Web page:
The most technologically advanced functions in the hospital – adult and paediatric emergency units, intensive care units, a maternity unit, and an operation unit – fit into a single ground floor here to create excellent opportunities for cooperative and efficient care. The five wings of the building are arranged around a central space, the “rondpoint”, which vertically connects all different floors. Here staircases, elevators and ramps are placed, and it becomes a natural meeting space and central communication hub.

The new building is characterised by strong architectural qualities. Plenty of daylight, views of the surrounding greenery, access to gardens, and beautiful and durable materials make up a health-promotive environment that can support the world-class treatment offered by the Panzi staff.

“We think that the holistic model we created at Panzi deserves to be exported to other countries because the scourge of the raped woman exists everywhere in the world. However, today we are not able to multiply this model. Our working conditions do not allow us, for example, to invite medical teams to our hospital to convey our approach. The new hospital shall be able to play this role of a training center. “
Dr Denis Mukwege, Founder, Panzi Hospital

The four pillars of the holistic care model

  1. Medical treatment: medical procedures for sexually abused women, care for women with fistulas or other genital lesions, comprehensive sexual health and reproduction program, family planning, safe motherhood, mobile clinics, etc.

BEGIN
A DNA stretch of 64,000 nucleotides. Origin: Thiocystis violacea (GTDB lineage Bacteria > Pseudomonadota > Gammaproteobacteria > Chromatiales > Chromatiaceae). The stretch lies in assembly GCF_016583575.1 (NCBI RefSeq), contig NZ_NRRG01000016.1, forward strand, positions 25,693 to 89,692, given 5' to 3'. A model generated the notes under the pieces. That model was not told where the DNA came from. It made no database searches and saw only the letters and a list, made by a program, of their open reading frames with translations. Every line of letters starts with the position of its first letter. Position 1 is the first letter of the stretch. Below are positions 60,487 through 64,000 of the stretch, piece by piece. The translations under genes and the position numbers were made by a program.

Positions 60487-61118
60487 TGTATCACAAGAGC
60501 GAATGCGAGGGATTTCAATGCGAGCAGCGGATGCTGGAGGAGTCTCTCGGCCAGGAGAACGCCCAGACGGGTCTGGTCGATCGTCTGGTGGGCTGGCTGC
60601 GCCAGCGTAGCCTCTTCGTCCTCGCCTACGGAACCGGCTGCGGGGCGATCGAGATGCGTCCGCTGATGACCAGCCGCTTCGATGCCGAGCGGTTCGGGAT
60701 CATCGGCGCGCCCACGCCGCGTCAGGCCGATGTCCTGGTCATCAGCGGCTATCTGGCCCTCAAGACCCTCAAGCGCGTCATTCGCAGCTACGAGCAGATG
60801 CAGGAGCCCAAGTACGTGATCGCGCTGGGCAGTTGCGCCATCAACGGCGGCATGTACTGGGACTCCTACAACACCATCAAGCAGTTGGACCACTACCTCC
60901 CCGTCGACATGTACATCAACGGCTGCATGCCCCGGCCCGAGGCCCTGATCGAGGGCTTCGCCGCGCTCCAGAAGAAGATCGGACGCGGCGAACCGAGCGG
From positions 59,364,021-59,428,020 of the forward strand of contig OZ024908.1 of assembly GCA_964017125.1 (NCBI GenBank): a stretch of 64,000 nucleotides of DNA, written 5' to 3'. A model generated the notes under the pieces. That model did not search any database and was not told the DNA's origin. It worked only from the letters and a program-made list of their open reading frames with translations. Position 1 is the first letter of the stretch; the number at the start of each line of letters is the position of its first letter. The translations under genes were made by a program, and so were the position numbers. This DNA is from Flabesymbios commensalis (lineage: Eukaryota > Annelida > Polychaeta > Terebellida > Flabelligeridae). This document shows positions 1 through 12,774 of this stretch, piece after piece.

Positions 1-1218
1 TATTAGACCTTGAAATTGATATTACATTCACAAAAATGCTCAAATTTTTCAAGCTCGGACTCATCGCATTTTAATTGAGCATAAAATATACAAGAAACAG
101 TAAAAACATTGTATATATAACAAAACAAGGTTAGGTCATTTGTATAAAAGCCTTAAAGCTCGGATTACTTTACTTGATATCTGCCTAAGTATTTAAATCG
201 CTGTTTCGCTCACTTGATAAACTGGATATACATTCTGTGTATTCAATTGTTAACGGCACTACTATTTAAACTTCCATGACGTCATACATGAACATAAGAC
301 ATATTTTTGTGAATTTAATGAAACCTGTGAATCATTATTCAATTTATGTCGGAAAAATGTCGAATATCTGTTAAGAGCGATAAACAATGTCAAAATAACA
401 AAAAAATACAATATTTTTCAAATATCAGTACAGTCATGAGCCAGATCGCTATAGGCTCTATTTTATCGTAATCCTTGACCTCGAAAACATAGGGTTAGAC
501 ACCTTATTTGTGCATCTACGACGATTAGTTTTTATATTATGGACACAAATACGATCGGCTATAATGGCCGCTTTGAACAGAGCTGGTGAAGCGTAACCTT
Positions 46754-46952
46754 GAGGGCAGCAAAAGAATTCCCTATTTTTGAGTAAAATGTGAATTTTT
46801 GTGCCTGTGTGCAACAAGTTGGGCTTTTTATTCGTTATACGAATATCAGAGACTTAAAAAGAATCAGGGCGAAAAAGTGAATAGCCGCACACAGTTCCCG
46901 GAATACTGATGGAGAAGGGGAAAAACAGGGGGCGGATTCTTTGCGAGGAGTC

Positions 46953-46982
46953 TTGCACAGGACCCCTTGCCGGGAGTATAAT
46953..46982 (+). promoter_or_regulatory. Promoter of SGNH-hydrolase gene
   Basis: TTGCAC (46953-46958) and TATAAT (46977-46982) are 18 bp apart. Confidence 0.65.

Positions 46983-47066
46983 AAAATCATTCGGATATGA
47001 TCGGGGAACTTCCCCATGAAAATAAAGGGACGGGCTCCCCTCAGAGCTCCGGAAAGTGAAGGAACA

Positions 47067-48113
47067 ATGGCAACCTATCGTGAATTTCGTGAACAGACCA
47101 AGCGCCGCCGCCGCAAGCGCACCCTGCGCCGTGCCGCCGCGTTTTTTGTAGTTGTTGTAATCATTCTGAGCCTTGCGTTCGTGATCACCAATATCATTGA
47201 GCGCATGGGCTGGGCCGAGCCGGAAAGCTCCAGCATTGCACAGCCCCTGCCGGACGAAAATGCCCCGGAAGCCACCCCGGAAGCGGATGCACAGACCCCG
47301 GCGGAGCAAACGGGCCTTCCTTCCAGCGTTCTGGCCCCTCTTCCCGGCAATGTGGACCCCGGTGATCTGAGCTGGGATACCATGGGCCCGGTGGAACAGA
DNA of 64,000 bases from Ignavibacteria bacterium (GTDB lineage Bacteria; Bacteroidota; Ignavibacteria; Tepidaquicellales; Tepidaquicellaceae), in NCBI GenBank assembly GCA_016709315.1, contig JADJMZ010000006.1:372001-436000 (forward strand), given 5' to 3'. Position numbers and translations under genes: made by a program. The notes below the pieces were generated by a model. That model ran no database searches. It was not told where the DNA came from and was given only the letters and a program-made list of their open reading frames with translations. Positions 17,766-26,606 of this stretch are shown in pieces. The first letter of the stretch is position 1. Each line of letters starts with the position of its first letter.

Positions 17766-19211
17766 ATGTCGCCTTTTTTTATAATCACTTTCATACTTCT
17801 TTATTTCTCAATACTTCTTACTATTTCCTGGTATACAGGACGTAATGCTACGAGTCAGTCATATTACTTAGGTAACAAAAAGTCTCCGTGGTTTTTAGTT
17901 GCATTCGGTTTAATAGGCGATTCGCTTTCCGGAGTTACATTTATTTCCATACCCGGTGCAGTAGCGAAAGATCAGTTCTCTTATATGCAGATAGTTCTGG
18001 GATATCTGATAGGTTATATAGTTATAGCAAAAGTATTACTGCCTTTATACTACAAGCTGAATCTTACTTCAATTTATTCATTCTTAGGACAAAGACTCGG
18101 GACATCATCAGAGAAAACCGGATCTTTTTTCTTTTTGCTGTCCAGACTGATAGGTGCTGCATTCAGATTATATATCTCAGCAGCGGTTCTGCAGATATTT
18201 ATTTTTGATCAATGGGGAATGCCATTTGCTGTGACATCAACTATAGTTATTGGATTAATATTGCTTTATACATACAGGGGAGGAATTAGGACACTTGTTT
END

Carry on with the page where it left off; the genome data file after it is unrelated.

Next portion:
2. Psycho-social support: psychotherapy and various other therapies provided by psychosocial assistants, psychologists and psychiatrists.
  3. Socio-economic reintegration: income-generating activities (such as agriculture, farming, fishing or small craft business), literacy programs, career training and educational support for children, women’s groups, etc.
  4. Legal assistance: access to lawyers and legal experts who guide survivors through the justice process, including filing formal complaints, taking testimony, and participating in awareness raising activities.

Once the new buildings are completed, the remaining existing buildings will undergo extensive renovation and new systems for water and energy infrastructure will be integrated throughout the site. A new water pipe network and water treatment plant will be installed, enabling management of wastewater and rainwater, including underground rainwater reservoirs, in order to make sure that access to drinking water is secured and that hygiene standards can be maintained.

Sustainability on all levels

Health & well-being

Research shows that the physical environment greatly influences medical treatment outcomes and recovery. A beautiful, accessible and attractive environment shows consideration for the individual user.  Small wards and private spaces for patients create a sense of safety, whereas space for meeting places is needed to promote social sustainability through community. Architectural access to natural daylight, greenery and outdoor views improve the healing process.